It’s as if Ama­zon were right around the cor­ner, and, in a cer­tain sense, it was. Like per­son­al com­put­ing tech­nol­o­gy, the wire­less rev­o­lu­tion­ized com­mu­ni­ca­tions and offered instant access to infor­ma­tion, if not yet goods, and not yet on an “on-demand” basis. Unlike Tim Berners-Lee’s World Wide Web, how­ev­er, British com­mer­cial radio strove might­i­ly to con­trol the ethics and aes­thet­ics of its con­tent. The hand­book goes on to elab­o­rate its pro­posed rem­e­dy for the poten­tial cheap­en­ing of cul­ture it iden­ti­fies above:

The lis­ten­er, in oth­er words, should be an epi­cure and not a glut­ton; he should choose his broad­cast fare with dis­crim­i­na­tion, and when the time comes give him­self delib­er­ate­ly to the enjoy­ment of it… To sum up, I would urge upon those who use wire­less to cul­ti­vate the art of lis­ten­ing; to dis­crim­i­nate in what they lis­ten to, and to lis­ten with their mind as well as their ears. In that way they will not only increase their plea­sure, but actu­al­ly con­tribute their part to the improve­ment and per­fec­tion of an art which is yet in its child­hood.

It seems that these lengthy prose pre­scrip­tions did not con­vey the mes­sage as effi­cient­ly as they might. In 1930, BBC admin­is­tra­tors pub­lished a hand­book that took a much more direct approach, which you can see above. Titled “Good Lis­ten­ing,” the list of instruc­tions, tran­scribed below, pro­ceeds under the assump­tion that any dis­sat­is­fac­tion with BBC pro­gram­ming should be blamed sole­ly on impa­tient, sloth­ful lis­ten­ers. As BBC pro­gram advi­sor Fil­son Young wrote that year in a Radio Times arti­cle, “Good lis­ten­ers will pro­duce good pro­grammes more sure­ly and more cer­tain­ly than any­thing else… Many of you have not even begun to mas­ter the art of lis­ten­ing. The arch-fault of the aver­age lis­ten­er is that he does not select.”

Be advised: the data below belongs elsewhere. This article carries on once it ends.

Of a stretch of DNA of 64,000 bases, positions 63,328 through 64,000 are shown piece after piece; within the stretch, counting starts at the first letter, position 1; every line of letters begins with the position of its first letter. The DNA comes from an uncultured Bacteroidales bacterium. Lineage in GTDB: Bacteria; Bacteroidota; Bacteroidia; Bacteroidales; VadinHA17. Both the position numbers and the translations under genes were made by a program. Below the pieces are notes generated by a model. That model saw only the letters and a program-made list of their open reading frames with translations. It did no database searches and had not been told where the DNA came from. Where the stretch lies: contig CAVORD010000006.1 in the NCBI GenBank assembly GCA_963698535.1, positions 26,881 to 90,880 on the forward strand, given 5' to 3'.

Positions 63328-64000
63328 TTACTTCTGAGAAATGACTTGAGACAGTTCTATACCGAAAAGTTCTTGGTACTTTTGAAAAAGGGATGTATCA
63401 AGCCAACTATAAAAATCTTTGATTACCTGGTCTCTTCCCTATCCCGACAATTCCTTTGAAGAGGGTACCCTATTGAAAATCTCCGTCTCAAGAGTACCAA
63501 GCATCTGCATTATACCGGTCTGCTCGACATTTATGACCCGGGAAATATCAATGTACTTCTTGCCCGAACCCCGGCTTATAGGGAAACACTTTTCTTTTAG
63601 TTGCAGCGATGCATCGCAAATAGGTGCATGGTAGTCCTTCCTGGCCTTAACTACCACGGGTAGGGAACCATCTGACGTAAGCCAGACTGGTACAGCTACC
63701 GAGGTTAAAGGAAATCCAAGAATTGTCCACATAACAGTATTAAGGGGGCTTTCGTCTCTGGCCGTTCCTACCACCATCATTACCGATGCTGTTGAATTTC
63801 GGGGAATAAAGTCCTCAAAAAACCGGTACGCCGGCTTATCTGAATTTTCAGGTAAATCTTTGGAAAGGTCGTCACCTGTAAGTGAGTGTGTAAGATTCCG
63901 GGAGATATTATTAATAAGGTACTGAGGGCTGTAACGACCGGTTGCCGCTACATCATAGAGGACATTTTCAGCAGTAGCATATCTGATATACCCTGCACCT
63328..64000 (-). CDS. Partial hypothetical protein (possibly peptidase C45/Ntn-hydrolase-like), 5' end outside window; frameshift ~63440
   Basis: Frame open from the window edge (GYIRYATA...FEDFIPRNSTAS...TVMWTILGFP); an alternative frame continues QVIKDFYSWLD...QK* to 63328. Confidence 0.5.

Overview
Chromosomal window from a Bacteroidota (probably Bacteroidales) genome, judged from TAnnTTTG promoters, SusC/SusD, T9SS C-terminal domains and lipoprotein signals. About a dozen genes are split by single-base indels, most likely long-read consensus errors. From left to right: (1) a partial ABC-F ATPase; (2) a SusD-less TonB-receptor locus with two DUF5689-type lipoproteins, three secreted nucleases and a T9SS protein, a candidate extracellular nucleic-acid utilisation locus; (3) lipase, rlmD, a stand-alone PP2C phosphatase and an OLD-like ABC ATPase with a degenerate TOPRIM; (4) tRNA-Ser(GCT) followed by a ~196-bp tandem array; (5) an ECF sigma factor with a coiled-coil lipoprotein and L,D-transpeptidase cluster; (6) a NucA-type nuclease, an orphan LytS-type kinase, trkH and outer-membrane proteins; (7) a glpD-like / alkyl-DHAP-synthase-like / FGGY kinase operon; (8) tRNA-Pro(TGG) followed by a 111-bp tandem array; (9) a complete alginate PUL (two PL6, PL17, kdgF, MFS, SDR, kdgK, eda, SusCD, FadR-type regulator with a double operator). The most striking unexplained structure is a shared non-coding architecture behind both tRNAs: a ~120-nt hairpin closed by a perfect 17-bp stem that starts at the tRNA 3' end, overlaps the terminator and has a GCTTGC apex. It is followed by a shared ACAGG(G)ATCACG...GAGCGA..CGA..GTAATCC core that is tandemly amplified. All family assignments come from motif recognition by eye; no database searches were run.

Make sure that your set is work­ing prop­er­ly before you set­tle down to lis­ten.

Choose your pro­grammes as care­ful­ly as you choose which the­atre to go to. It is just as impor­tant to you to enjoy your­self at home as at the the­atre.

Lis­ten as care­ful­ly at home as you do in a the­atre or con­cert hall. You can’t get the best out of a pro­gramme if your mind is wan­der­ing, or if you are play­ing bridge or read­ing. Give it your full atten­tion. Try turn­ing out the lights so that your eye is not caught by famil­iar objects in the room. Your imag­i­na­tion will be twice as vivid.

If you only lis­ten with half an ear you haven’t a quar­ter of a right to crit­i­cise.

Think of your favourite occu­pa­tion. Don’t you like a change some­times? Give the wire­less a rest now and then.

All maybe more than a lit­tle con­de­scend­ing, per­haps, but that last bit of advice now seems eter­nal.

via WFMU

Relat­ed Con­tent:

Orson Welles’ Radio Per­for­mances of 10 Shake­speare Plays

Hear Vin­tage Episodes of Buck Rogers, the Sci-Fi Radio Show That First Aired on This Day in 1932

Dimen­sion X: The 1950s Sci­Fi Radio Show That Dra­ma­tized Sto­ries by Asi­mov, Brad­bury, Von­negut & More

Josh Jones is a writer and musi­cian based in Durham, NC. Fol­low him at @jdmagness